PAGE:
Lewis Hamilton fastest in second practice for Austrian Grand Prix

Lewis Hamilton put his Mercedes on top in practice for the Austrian Grand Prix before he was afforded a glimpse of the hostile reception that awaits him when he steps into the lion’s den on Sunday.

Hamilton edged out his team-mate Valtteri Bottas by 0.189 seconds at Spielberg’s Red Bull Ring with his championship rival Max Verstappen third and two tenths adrift.

But moments after he posted his fastest time, Hamilton made a mistake.

In the light drizzle, against the backdrop of the Styrian mountains, the seven-time world champion carried too much speed through the right-handed Turn 4 and headed straight for the gravel.

A ripple of cheers rang around the 2.68-mile arena as the Mercedes driver gingerly made his way through the sand before returning to the sanctuary of his garage.


The next chapter of Hamilton versus Verstappen will be played out in front of a packed house at the Red Bull Ring for Formula One’s biggest crowd of the Covid-19 era.

More than 60,000 spectators are expected, and at least half of those will be there to support Verstappen with the Dutchman’s so-called Orange Army making the 600-mile pilgrimage from Holland to Spielberg.

Following Verstappen’s domination of last Sunday’s race at the same venue, his travelling followers might have expected to see their man waltz to his fourth win in five.

Early on, Verstappen, who holds an 18-point lead over Hamilton, sent alarm bells ringing when he finished fastest in the opening running.

The 23-year-old was almost three tenths quicker than anyone else, while Hamilton was only seventh, half-a-second back.

But following a two-and-a-half-hour break in action, Hamilton and his Mercedes team emerged an outfit reinvigorated to lead the way, and provide a timely boost to their star driver, who last won at the Spanish Grand Prix on May 9.

The conditions on Friday – some 10 degrees cooler than last week – appeared to suit Mercedes who can be found wanting in more extreme temperatures. Alterations to their chassis, engine tuning and setup have also provided early positive signs.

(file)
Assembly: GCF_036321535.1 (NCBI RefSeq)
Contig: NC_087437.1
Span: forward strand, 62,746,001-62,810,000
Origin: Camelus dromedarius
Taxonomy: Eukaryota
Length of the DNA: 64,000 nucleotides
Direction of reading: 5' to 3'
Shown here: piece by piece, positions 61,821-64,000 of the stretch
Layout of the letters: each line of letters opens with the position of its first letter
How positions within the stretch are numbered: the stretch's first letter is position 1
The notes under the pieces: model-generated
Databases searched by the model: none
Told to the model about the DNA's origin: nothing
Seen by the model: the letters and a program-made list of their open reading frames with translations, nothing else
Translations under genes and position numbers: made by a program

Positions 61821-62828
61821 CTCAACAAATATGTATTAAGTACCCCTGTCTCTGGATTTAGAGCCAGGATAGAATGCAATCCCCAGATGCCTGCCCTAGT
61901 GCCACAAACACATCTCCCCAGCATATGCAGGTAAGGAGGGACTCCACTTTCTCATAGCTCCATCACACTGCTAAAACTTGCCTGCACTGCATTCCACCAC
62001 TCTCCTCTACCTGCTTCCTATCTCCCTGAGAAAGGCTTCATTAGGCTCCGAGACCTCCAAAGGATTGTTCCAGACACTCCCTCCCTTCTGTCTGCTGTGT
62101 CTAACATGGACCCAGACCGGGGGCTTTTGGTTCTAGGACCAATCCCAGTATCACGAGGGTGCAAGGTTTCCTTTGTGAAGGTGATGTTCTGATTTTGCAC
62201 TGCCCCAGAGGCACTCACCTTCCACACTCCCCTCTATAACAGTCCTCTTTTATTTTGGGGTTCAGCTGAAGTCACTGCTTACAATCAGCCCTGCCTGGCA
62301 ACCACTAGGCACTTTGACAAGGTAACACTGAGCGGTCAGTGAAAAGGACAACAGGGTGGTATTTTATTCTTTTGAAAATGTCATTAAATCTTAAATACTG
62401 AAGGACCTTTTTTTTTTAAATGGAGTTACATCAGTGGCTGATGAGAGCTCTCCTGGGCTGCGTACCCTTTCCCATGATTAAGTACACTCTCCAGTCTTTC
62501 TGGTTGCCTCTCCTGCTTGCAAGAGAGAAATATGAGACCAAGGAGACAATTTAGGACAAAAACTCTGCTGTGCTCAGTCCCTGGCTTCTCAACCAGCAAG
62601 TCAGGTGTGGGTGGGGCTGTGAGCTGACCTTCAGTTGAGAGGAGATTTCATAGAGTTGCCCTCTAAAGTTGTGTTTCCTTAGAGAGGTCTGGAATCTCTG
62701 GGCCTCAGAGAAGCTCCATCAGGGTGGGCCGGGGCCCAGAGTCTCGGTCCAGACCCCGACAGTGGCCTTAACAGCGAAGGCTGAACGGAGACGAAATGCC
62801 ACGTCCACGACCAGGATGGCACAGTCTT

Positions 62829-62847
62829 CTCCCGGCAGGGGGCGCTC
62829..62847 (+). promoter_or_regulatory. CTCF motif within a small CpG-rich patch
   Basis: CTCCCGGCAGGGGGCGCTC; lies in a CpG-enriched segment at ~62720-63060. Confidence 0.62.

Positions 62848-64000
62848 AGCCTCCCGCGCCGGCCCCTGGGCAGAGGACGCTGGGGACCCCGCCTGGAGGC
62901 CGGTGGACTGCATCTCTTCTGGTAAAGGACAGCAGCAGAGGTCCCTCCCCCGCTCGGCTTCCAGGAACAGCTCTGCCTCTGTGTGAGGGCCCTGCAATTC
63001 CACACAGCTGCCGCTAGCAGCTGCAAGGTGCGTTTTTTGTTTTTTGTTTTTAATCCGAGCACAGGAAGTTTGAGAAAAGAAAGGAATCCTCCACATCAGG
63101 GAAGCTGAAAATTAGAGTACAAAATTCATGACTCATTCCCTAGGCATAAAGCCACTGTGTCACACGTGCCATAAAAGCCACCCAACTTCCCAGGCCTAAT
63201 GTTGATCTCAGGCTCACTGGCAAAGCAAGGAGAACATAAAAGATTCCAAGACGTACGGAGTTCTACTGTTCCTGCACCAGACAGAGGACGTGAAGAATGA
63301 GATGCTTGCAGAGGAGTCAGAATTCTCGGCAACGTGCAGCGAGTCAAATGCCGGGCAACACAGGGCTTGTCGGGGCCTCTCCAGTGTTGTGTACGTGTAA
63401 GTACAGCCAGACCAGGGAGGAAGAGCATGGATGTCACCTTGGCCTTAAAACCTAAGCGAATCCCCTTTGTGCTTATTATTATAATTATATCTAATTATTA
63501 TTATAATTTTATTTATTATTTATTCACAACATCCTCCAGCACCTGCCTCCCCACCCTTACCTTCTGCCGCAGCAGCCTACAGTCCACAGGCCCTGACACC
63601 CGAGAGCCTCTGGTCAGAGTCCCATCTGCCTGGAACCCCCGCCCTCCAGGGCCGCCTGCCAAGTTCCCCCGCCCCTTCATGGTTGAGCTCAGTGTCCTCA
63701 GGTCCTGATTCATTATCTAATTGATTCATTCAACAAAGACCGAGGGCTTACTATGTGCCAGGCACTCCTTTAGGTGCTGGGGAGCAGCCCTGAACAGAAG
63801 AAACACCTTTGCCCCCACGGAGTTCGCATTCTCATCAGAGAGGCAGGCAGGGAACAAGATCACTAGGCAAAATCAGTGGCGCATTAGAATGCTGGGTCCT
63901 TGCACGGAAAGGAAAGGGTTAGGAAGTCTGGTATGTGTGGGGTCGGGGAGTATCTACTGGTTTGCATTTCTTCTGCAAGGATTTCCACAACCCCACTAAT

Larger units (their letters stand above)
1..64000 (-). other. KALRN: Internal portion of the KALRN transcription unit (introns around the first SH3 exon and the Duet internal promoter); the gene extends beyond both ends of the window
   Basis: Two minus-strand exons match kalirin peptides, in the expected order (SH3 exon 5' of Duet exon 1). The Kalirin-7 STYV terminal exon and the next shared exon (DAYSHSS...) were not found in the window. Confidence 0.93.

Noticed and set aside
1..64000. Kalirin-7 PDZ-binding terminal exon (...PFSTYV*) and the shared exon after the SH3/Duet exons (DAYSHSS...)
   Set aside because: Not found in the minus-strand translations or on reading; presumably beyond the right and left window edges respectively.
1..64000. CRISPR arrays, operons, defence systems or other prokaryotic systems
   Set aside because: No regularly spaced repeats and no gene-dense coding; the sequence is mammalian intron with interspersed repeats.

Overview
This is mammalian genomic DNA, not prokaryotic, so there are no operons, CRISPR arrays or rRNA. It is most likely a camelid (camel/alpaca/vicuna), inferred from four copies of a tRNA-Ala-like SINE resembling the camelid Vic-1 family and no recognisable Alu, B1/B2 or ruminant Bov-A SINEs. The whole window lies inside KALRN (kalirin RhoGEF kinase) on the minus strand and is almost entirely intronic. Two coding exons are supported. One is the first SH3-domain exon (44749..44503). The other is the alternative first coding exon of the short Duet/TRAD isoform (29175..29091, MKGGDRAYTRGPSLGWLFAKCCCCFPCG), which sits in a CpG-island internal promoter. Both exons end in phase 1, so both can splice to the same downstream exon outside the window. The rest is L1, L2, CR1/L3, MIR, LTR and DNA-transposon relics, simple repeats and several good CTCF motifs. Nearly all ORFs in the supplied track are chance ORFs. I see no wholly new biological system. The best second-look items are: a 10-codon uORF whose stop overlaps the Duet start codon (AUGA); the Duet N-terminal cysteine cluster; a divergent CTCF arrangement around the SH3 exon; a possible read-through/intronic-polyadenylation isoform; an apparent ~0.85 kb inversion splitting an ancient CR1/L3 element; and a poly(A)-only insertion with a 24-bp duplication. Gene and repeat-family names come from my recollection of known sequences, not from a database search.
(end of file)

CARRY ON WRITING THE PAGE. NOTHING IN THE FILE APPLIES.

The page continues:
“I am generally happy with where the car is and I am not going to change too much,” said Hamilton, whose run of four races without a win in a single campaign is his worse since 2016.

“If it ’aint broke don’t fix it. Sometimes we try to eke out more and it gets worse so if I make any changes overnight they will be the tiniest of tweaks.

“But Red Bull have got some extra in their bag, I know that. They have still got two tenths or maybe a tenth-and-a-half advantage over us. We have taken steps but not enough to close the gap.”

Mercedes team principal Toto Wolff added: “I am cautiously optimistic. I expect more engine speed from Red Bull tomorrow but we have improved in some of the corner sequences so that is encouraging.”

Light rain impacted the second half of Friday’s concluding action and it could yet play its part in Sunday’s race, too.

Behind the top three, Lance Stroll and Sebastian Vettel finished fourth and fifth respectively for Aston Martin with rookie Yuki Tsunoda sixth in his AlphaTauri.

British driver Lando Norris finished ninth and spun in the closing stages. The McLaren driver got on the throttle too early on the exit of Turn 1, sending him on to the grass on the opposite side of the circuit.

“What damage do you have?” Norris’ race engineer, Will Joseph asked.

“Talent,” came the derisive reply from a driver who is fifth in the standings after scoring at every round so far.

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